Christ entered a synagogue and started to teach, and the people were astonished at his teaching since he taught with authority, unlike how their other teachers were teaching. (cfr. Mk 1,21-28) This gospel episode somehow reminds us about the qualities of a good teacher and also about the real goal of education.
I suppose among the first things that come to mind when we think of how a good and ideal teacher should be are that he is competent, does continuing study and research on his subject, prepares his classes well, delivers them fluently, keeps good relation with his students and colleagues, submits grades punctually, etc.
Those are indeed excellent qualities but they are not enough. In fact, they simply are peripherals and can be dangerous and counterproductive if they are not inspired by the proper spirit of love. Without the latter, the other qualities would be at the mercy of other spirits not proper to us.
These otherwise good qualities would simply be conditioned and dependent on purely human desires and intentions that, no matter how well-founded, will always bear the marks of human frailties and vulnerabilities, and later of self-interest if not sheer malice.
Having the proper spirit is fundamental and indispensable for a teacher to be a good one. He should not only be a master of the subject he teaches, but he also should manage to inspire love for God and for others through that subject.
That is the proper spirit to have. A good teacher manages to relate the things he teaches, no matter how technical and mundane, to God and to others. He should inspire the students to love God and others more through the things he teaches.
We should never forget the real and ultimate purpose of education which is none other than for us to be another Christ. After all, he is the very pattern of our humanity and the redeemer of our damaged humanity. If education is for us to achieve the fullness of our humanity, we should not look at anything, no matter how lofty and useful, other than at Christ.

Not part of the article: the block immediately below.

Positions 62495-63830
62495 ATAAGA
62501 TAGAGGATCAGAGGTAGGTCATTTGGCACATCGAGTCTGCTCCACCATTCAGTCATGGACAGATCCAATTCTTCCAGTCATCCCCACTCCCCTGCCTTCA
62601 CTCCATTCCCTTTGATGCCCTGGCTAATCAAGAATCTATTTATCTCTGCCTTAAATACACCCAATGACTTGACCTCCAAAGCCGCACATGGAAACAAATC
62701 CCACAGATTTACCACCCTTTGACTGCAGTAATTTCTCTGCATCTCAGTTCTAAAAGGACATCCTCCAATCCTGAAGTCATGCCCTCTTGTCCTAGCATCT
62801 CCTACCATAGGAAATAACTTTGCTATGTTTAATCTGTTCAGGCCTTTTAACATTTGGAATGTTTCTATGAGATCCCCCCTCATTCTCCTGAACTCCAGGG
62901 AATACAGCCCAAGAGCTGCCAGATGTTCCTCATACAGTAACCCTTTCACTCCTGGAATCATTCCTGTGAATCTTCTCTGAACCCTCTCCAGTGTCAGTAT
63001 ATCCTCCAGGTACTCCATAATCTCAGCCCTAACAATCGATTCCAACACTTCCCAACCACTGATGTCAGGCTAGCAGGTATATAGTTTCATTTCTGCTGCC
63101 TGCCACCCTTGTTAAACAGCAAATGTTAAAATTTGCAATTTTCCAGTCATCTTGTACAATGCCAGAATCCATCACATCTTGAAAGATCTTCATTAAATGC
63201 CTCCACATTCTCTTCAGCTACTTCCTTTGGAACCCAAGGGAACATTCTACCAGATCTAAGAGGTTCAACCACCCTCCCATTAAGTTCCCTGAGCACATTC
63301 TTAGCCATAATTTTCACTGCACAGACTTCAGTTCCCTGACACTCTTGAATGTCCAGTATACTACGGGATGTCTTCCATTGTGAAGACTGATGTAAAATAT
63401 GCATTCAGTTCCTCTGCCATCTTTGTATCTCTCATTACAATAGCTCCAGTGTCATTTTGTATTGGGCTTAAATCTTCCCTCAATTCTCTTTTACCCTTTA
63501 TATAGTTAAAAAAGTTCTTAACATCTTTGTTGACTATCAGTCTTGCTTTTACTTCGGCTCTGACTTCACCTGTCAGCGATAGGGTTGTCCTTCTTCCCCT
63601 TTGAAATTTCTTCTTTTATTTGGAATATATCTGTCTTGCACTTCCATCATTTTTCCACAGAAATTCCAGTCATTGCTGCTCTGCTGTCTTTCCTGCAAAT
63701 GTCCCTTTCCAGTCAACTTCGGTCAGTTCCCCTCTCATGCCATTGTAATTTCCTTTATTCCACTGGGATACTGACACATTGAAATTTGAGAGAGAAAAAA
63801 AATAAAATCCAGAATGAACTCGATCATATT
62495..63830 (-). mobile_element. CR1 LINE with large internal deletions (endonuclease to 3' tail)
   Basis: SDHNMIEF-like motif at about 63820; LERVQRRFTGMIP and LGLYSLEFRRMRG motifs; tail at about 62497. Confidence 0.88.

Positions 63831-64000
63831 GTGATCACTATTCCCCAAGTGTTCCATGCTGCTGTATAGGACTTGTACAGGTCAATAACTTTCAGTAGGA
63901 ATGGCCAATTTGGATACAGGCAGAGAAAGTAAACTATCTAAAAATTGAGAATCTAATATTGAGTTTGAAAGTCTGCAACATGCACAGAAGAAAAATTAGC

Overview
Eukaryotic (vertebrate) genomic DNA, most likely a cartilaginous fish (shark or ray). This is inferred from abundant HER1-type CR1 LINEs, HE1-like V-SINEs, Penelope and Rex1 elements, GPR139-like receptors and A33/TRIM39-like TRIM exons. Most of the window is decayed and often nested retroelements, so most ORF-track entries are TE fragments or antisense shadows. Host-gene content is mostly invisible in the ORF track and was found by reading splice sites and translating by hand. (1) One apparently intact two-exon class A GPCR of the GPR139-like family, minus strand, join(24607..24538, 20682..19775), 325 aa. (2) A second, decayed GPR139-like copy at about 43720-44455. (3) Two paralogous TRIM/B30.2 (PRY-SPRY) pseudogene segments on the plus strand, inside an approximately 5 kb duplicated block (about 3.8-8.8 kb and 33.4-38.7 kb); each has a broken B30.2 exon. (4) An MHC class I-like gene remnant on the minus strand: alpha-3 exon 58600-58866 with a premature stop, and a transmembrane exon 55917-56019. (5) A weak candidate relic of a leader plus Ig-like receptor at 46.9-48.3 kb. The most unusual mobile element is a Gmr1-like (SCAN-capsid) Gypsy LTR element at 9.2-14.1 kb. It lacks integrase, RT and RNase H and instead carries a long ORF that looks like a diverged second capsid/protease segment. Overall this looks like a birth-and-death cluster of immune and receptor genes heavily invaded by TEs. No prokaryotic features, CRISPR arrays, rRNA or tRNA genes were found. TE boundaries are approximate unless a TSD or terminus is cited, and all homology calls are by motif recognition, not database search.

St. Paul, in his Letter to the Ephesians, describes it this way: “His (Christ’s) gifts were that some should be apostles, some prophets, some evangelists, some pastors and teachers, to equip the saints for the work of ministry, for building up the body of Christ, until we all attain to the unity of the faith and of the knowledge of God, to mature manhood, to the measure of the stature of the fullness of Christ…” (4,11-13)
Yes, education is not simply about acquiring some worldly knowledge and skills. It’s about achieving this “mature manhood” St. Paul was talking about, a mature manhood that is “to the measure of the stature of the fullness of Christ.”
Obviously, knowledge and skills are important and are, in fact, indispensable. But they have to be oriented toward the ultimate goal of education which is the pursuit for the fullness of Christ in us.
We have to be wary of the strong, almost irresistible temptation to downgrade the purpose of education to simply achieving some worldly values like wealth, honor, popularity, efficiency, etc. These worldly goals, if not related to the ultimate goal, can very well be sweet poisons that can corrupt the process of education.
Thus, the ultimate goal of education is when we learn to deal in an abiding way with the Holy Spirit, who is the spirit of God, who will remind us of everything Christ taught us and will lead us to the complete truth and would tell us of things to come.*